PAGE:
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The Very Revd Chris Chataway Dean of Perth

Christmas 1994 saw the first performance of Martin Lauridsen’s setting of O Magnum Mysterium commissioned by the Los Angeles Master Chorale. At that performance, Music Director Paul Salamunovich told the audience, “Until now, Vittoria’s O Magnum Mysterium has been the most beautiful and well recognized setting of this text composed to date. I predict that will change after tonight.”

The setting made Lauridsen’s reputation, not just because of the beauty of the music, but the way the setting expresses complex theological and emotional subtleties from the text. In spite of Salamunovich’s hyperbole, there have been many fine settings of these words since Vittoria, and I would include Francis Poulenc (1896-1963) and our own WA composer, Lydia Gardiner, who set these words in a commissioned work by the Cathedral’s Arts Foundation in 2020. But I would like to explore with you some of the meaning Lauridsen extracts from this text through his music.

The words are a responsory for Christmas services in the Roman Breviary. They express adoration at the moment of the incarnation, as if we are looking over the scene of the newborn baby, like the shepherds in Luke’s Gospel. The use of the words ‘animals’ and ‘sacrament’ next to each other, denotes the humility and yet profound significance in this divine, yet fully human birth. This royal birth is the opposite of worldly, human royalty, and inaugurates the proclamation of reversals that will underpin Jesus’ message, a message that will be greeted with joy and sorrow, hope and anxiety; a message that will culminate in the mystery of the crucifixion and resurrection of Christ.

Lauridsen’s provides music that explores these themes. We feel the intimacy and stillness of the manger scene through the close harmony and tentative long choral notes of Lauridsen’s opening bars. They capture that moment of intimacy between parent and child once the stress of labour and birth is over. And this beauty, closeness and harmony will carry through the piece to the final alleluia, sung almost like a lullaby in the final bars, hushing the baby Jesus to sleep.

However, there is uncertainty that also underlies this harmony. In tonal western music one note dominates harmony. It is called the tonic note, and from that is derived the tonic key. You will often see the tonic key named in a composition’s title such as ‘Standford in G’. This denotes the tonic key of the piece, even if it ventures into many other keys, G will remain its harmonic centre.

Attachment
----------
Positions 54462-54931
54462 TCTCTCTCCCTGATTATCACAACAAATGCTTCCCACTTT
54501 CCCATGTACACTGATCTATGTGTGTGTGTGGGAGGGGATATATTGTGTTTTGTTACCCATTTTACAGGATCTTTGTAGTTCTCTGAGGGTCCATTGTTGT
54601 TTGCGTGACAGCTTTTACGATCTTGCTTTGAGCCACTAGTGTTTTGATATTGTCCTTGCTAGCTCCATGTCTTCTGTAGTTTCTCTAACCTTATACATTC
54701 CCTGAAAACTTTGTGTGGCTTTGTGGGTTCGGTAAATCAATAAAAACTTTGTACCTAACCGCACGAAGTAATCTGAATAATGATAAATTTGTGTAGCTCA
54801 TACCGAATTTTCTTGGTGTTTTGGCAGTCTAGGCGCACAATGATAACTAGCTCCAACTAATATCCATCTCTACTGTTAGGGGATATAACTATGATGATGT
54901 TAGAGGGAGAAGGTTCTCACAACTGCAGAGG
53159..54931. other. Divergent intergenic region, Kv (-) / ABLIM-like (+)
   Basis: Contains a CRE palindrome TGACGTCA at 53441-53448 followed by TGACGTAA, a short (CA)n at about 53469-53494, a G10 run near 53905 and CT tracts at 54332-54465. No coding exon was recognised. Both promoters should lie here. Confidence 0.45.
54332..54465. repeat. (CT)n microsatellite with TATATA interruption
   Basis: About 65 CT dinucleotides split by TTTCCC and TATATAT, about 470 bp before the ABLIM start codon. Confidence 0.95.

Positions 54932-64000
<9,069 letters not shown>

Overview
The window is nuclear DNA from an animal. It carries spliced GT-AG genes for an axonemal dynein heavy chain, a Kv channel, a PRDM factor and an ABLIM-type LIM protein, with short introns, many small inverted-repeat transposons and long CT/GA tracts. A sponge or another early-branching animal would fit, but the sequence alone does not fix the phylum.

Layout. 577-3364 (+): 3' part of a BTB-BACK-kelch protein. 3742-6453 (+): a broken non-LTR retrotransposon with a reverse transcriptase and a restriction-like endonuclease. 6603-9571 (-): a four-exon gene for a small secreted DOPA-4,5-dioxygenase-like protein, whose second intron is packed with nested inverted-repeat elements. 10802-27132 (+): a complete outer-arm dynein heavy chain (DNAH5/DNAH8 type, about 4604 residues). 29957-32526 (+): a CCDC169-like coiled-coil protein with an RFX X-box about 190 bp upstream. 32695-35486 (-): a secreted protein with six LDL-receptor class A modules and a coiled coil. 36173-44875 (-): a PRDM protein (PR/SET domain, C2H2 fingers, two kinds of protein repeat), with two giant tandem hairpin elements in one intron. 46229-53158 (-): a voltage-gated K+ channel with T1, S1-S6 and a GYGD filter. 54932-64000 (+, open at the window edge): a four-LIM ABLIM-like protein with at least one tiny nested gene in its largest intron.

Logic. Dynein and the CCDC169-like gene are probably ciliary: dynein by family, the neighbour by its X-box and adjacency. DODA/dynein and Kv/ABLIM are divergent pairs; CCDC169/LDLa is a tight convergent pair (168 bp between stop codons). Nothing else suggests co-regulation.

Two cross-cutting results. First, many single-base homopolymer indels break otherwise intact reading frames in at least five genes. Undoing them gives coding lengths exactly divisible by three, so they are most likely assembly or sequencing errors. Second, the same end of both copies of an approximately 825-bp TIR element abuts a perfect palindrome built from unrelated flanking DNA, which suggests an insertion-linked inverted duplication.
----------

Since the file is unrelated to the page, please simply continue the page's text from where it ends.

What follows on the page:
For Lauridsen’s carol, the key is D major. You would then, expect to hear the tonic note, D, and usually as the lowest note of a D major chord. The rest of the harmony and chords will be built around it. For the listener, the tonic note in the bass provides a foundation, a centre, around which the resultant melodies and harmonies will soar. But Lauridsen delays the tonic and we hardly hear it sung in the first two-thirds of the music. So while the harmonies are beautiful, without that tonic note in the bass, it leaves the listener with uncertainty, a feeling of the tenuousness of this beauty and intimacy. It is as if the structure is floating on a lake, rather than firmly anchored on the shore. It poignantly expresses the magnum mysterium of the text. The Lord of heaven and earth is now enfleshed but ‘How can this be?’ as Mary asks Gabriel in Luke 1:34. So too we are left wondering.

It is when the choir sing O beata virgo (O blessed virgin) that the first truly discordant harmony occurs, recalling that there is a doom upon the child that will be the cause of sorrow for Mary. (Luke 2:36). But this is temporary, for the music soon builds to the climax of the piece, when the words Jesu Christum (Jesus Christ) are sung in full volume and the discordant longing is resolved. This is the full revelatory moment and immediately the basses sing the tonic note, at the very bottom of a singer’s range, a drone to underpin the majestic music above. Only then do we realise what has been missing but is now provided. The four-part singing is split into eight parts, with notes spread across the whole range possible for the singers; from the lowest the basses loudly singing their pedal D, to the sopranos singing alleluias soaring above like the angels above (Luke 2:13). The effect is expansive, majestic and glorious, as if unveiling the glory and divinity mysteriously enfleshed in this moment of Christ’s birth.

Heaven is unveiled for just a moment, before a curtain is drawn, and the melodies and harmonies return to the opening theme. Again, the tonic note disappears, and the intimacy, and uncertainty, return, but not as before. Alleluiias are sung softly, like a lullaby, intertwined with the now familiar opening theme, echoing the moment of revelation we have just experienced and which we cannot forget. The tonic note D only reappears at the final chord, softly sung, at the bottom of the bass’s range, an almost imperceptible presence, but a final theological statement that the presence of Christ will be our foundation into eternity.

Lauridsen’s setting of O Magnum Mysterium will be sung at the Cathedral’s Service of Nine Lessons and Carols on Sunday 17 December, Saturday 23 December and Sunday 24 December at 7.30pm. Please note, there is no longer ticketing for these services.

O Magnum Mysterium graphic

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